office, a satellite lab or the hospital. An intravenous
line is started in the arm, the blood pressure is checked
and an EKG recorded. The EKG is also constantly monitored
on the screen. If Stress Echo is being performed, an
echocardiogram is obtained before and immediately after
administration of the stress producing medication. In
cases of stress isotope testing, the resting images
may be obtained before or approximately two hours after
the stress (depending upon the lab and the employed
isotope). The stress-producing medication is given intravenously,
as per protocol. In cases of dobutamine, drug is given
as a continuous drip with a gradual increase in the
rate (at three minute intervals). The patient's heart
rate accelerates and the isotope is given when 85% of
the target heart rate is achieved. In cases of dipyridamole,
the medication is usually given over four minutes, through
the IV line. A drop in the diastolic (lower number)
blood pressure is generally awaited before administration
of the isotope.
If a patient is able to perform mild exercise, he or
she may be asked you to walk on a treadmill for a minute
or so after the injection of dipyridamole.
for an Isotope Stress Test: The following recommendations
are "generic" for all types of cardiac stress
- Do not eat or drink for three hours prior to the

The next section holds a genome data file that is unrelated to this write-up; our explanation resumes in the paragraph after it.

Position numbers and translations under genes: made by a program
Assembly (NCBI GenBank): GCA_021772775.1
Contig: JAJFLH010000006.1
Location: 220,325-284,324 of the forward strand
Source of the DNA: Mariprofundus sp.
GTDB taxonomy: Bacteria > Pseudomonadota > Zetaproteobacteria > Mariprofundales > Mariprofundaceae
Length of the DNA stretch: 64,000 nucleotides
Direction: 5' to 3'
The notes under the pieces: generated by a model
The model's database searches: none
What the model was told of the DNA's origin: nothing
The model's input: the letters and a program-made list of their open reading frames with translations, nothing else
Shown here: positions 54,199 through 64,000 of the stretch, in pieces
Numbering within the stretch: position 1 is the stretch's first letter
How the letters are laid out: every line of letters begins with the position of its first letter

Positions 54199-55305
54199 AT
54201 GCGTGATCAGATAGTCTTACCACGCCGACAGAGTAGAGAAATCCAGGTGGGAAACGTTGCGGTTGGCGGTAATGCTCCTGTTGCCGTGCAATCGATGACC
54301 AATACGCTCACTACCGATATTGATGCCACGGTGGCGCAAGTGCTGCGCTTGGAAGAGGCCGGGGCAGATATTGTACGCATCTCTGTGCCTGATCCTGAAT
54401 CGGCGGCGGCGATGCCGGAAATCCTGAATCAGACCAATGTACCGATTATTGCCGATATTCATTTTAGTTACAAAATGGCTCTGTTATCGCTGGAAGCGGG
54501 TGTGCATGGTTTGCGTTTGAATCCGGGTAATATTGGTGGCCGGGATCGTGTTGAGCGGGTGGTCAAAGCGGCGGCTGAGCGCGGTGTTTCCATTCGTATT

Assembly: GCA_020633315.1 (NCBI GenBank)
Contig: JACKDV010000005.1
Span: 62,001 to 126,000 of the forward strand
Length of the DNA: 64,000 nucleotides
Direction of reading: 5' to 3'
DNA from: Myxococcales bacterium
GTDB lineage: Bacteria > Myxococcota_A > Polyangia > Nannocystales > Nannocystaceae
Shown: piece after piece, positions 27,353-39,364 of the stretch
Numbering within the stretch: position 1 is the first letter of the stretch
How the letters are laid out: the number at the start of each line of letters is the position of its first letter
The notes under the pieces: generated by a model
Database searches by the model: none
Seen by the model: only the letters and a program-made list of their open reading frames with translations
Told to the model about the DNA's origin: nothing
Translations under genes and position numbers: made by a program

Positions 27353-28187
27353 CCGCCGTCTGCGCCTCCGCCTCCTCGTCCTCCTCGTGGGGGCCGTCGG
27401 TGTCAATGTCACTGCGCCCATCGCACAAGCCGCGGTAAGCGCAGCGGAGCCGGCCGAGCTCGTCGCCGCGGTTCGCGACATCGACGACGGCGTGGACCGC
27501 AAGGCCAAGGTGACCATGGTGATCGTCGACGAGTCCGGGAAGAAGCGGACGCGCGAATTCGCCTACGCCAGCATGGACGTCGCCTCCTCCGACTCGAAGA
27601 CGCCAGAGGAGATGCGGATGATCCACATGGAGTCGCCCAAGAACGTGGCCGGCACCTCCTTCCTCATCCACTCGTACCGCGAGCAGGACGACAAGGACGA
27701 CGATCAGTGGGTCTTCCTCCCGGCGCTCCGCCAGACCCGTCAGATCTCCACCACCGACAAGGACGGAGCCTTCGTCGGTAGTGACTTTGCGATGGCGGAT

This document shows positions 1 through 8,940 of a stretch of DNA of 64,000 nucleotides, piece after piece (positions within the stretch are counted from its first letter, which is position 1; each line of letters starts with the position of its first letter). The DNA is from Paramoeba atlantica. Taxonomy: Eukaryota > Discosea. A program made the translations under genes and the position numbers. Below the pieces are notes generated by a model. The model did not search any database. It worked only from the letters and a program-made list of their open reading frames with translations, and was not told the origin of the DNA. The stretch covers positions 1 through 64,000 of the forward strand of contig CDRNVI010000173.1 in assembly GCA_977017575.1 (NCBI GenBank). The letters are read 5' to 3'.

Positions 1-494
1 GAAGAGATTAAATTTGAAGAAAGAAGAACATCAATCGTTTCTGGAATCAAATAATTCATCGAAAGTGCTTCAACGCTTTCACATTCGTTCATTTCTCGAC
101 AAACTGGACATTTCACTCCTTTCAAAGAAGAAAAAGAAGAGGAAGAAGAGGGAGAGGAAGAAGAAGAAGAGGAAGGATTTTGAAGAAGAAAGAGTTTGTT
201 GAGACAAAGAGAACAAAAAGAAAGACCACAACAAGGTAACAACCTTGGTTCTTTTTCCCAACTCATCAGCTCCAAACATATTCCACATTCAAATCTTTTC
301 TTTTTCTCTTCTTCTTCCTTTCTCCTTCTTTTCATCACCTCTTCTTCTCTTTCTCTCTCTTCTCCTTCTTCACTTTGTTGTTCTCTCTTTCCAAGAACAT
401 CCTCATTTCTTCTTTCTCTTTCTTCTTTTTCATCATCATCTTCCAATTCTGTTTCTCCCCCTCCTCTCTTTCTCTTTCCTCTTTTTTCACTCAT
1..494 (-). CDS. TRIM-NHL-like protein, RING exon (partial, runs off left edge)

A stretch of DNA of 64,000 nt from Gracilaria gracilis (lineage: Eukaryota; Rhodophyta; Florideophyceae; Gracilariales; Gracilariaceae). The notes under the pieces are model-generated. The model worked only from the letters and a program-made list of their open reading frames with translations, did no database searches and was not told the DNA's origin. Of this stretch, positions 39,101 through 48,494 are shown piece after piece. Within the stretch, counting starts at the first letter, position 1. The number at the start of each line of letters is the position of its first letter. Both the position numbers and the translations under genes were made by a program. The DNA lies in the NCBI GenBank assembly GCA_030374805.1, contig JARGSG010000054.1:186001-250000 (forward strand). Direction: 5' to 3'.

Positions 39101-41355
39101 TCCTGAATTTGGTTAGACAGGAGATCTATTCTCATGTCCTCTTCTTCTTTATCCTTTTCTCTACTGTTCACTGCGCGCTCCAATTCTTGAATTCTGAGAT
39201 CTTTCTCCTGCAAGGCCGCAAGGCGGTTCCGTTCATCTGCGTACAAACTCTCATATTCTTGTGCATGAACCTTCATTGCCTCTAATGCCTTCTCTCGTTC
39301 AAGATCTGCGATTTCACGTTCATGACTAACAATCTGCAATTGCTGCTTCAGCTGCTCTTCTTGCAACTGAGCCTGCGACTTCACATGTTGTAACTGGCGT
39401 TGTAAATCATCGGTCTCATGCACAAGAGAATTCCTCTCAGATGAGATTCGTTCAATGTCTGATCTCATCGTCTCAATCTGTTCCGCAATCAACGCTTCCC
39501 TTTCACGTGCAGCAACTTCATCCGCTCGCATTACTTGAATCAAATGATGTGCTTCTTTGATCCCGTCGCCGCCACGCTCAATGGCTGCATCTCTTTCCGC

procedure. This reduces the likelihood of nausea that
may accompany strenuous exercise after a heavy meal.
Diabetics, particularly those who use insulin, will
need special instructions from the physician's office.
- Caution about asthma: The use of dipyridamole is
generally avoided in patients with asthma. Please
be sure to notify your physician if you have a history
of asthma, bronchitis or emphysema.
- Specific heart medicines may need to be stopped
one or two days prior to the test. Such instructions
are generally provided when the test is scheduled.
- Wear comfortable clothing and shoes that are suitable
- An explanation of the test is provided and the patient
is asked to sign a consent form.
How long does the entire
test take? A patient should allow approximately
two to four hours for the entire test, including the
preparation. Dual isotope and technetium stress testing
takes less time than thallium. The first part of the
test generally takes an hour. The second part takes
anywhere from 15 to 30 minutes. Between the two parts